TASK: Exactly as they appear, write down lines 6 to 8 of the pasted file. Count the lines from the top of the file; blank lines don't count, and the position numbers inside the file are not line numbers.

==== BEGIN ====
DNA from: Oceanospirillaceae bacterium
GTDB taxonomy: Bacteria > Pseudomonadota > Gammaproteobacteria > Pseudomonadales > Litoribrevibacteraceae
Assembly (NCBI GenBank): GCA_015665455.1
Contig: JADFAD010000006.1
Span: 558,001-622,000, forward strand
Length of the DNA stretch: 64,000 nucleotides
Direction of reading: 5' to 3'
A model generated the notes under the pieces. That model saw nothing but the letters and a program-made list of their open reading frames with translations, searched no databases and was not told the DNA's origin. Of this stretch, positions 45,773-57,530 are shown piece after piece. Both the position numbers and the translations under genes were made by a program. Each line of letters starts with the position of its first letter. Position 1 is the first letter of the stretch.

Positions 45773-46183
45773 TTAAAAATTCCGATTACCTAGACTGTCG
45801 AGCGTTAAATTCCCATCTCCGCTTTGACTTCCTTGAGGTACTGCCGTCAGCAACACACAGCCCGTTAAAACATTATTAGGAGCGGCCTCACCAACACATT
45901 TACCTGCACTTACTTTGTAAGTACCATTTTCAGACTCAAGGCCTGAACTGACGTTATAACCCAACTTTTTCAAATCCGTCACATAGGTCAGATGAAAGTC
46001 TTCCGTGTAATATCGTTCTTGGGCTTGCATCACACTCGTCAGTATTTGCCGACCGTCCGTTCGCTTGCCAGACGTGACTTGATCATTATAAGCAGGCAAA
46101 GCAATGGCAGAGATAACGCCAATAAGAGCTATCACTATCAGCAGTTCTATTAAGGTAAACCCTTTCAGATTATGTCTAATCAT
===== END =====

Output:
Length of the DNA stretch: 64,000 nucleotides
Direction of reading: 5' to 3'
A model generated the notes under the pieces. That model saw nothing but the letters and a program-made list of their open reading frames with translations, searched no databases and was not told the DNA's origin. Of this stretch, positions 45,773-57,530 are shown piece after piece. Both the position numbers and the translations under genes were made by a program. Each line of letters starts with the position of its first letter. Position 1 is the first letter of the stretch.